There were some honest doctors. One of them explained that the disease is different with different people; that the medicine knows almost nothing about what causes it or how to treat it; that the medicaments prescribed only ease the symptoms but have many side effects. He also told me that unless I become part of a Government organised MS list, I will be paying at least 2000 leva per month for drugs. “By the way, he told me, I know some people with MS who go to India. I do not know what they do there, but they feel good!” At this moment I saw light in the darkness, suddenly I could see and breathe again. I took a deep breath and saw an exit. I saw the choice I had to make. India!
You might think my decision was irrational and made in a state of shock. No, I tried to analyse my life and see what path I chose to follow – whether I prefer to be an obedient patient given no promises for improvement, stuffed with drugs simply suppressing the symptoms; or I want to change my life, get to the cause of the illness and chase it away.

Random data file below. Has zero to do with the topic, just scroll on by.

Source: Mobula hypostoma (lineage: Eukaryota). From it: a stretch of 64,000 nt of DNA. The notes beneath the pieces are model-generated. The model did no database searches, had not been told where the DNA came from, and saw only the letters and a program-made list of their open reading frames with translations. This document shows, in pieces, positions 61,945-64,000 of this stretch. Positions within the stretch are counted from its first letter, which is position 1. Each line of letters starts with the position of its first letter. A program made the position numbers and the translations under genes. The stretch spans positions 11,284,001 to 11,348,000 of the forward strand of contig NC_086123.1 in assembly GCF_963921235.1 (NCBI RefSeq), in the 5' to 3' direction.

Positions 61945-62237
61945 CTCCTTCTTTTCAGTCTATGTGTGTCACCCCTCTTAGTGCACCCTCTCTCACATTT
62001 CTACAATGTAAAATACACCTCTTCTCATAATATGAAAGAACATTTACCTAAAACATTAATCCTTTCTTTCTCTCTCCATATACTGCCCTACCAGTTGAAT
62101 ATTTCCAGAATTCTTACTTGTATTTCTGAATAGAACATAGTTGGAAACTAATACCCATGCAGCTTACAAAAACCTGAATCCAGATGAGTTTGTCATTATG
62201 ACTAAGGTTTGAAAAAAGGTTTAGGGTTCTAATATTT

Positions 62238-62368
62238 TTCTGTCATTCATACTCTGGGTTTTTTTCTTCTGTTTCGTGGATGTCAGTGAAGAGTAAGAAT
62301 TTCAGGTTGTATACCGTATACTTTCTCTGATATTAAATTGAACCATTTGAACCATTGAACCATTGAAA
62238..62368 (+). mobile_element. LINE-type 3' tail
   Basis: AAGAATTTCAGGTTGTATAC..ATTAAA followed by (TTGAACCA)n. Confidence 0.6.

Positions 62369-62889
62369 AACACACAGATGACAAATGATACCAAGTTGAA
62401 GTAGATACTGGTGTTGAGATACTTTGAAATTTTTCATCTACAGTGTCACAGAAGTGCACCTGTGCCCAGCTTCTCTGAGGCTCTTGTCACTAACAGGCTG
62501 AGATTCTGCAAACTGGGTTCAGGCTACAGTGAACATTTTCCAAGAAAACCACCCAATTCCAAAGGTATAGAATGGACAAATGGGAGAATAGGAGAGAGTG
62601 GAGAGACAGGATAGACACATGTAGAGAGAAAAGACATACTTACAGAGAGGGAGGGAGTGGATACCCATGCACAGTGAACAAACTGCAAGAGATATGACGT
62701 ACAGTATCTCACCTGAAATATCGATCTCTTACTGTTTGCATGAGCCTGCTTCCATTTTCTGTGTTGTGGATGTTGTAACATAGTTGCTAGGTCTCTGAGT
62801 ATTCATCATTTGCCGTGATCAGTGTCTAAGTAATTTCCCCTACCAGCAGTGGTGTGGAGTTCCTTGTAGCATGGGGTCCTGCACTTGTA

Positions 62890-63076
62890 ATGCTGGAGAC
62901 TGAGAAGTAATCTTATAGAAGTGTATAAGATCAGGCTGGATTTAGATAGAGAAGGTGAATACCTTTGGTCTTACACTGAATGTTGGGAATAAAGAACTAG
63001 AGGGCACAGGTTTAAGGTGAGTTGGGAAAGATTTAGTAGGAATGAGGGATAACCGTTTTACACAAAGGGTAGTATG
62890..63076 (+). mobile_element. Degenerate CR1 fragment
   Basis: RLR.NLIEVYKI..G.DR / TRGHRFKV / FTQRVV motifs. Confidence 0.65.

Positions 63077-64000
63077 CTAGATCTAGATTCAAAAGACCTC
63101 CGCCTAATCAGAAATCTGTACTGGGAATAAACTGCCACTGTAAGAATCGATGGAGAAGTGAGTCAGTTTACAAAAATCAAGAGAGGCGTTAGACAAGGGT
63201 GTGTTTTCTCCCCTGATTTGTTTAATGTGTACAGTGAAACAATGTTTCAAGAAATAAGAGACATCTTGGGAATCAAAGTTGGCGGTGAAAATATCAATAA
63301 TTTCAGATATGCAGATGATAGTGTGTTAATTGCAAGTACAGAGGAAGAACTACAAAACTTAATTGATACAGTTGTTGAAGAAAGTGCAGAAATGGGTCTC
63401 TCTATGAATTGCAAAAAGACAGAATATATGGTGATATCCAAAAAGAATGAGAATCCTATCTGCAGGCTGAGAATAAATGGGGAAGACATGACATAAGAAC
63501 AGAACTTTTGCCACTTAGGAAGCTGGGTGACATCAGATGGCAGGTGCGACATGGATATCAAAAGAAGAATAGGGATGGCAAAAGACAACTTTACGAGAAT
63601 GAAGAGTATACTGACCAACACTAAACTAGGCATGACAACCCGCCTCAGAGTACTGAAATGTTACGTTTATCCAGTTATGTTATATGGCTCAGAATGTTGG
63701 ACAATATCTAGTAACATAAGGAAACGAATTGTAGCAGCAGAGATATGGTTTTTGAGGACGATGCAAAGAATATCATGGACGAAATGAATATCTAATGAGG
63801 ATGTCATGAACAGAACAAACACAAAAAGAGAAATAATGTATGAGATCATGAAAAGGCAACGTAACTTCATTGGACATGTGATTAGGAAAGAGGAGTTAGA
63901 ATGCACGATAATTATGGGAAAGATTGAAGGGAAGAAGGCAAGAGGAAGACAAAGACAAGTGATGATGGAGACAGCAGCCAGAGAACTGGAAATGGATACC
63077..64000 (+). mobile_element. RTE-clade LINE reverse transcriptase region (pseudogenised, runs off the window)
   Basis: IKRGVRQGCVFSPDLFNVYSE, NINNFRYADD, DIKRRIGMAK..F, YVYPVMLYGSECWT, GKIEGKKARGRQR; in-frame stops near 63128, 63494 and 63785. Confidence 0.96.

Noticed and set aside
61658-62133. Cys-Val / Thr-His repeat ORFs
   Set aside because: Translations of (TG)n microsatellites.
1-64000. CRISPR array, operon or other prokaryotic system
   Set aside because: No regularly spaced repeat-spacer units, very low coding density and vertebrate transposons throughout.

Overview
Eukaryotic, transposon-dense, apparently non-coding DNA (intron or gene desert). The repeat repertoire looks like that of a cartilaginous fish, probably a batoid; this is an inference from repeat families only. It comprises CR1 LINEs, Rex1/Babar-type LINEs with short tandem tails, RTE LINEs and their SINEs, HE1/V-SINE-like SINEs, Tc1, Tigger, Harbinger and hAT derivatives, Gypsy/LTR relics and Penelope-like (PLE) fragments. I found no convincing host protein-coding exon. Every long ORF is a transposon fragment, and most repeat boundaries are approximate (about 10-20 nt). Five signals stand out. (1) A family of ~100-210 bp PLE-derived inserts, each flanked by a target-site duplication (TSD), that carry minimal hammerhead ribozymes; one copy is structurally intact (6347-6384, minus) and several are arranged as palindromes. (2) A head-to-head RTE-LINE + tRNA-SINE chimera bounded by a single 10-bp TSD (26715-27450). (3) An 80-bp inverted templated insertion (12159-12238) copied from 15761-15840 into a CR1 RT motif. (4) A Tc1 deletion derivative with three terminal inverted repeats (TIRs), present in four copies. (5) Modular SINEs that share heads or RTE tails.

A month later I was already on my way to an Indian Ayurvedic clinic. I knew very little about Ayurveda, but I could instinctively feel this was my path. For Ayurveda doesn’t simply see me as a set of organs that can be attacked with certain drugs; but as a personality where the emotions, the soul and the body are inextricably linked.
In Sanskrit Ayurveda means Science of life. After five years of Ayurvedic treatments I draw the line: step by step I learned how to live truly, fully and with love. I learned how to preserve my energy and how to eat properly. I learned that changing my eating habits can affect my health. I learned how to practise yoga without being a yoga myself. I realised few things in life are really important and nothing is a matter of life and death. Now I believe there is no need for fate to put you down on your knees to arrange your priorities. Once you start from the beginning everything is possible.
Just 6 months following the “sentence” I’ve been given by medicine I was already reorganising, rearranging and emptying “the closet”. I turned my life 180 degrees around. Not just my own but the lifes of the people closest to me; my children – my greatest support in the decisions I’ve made.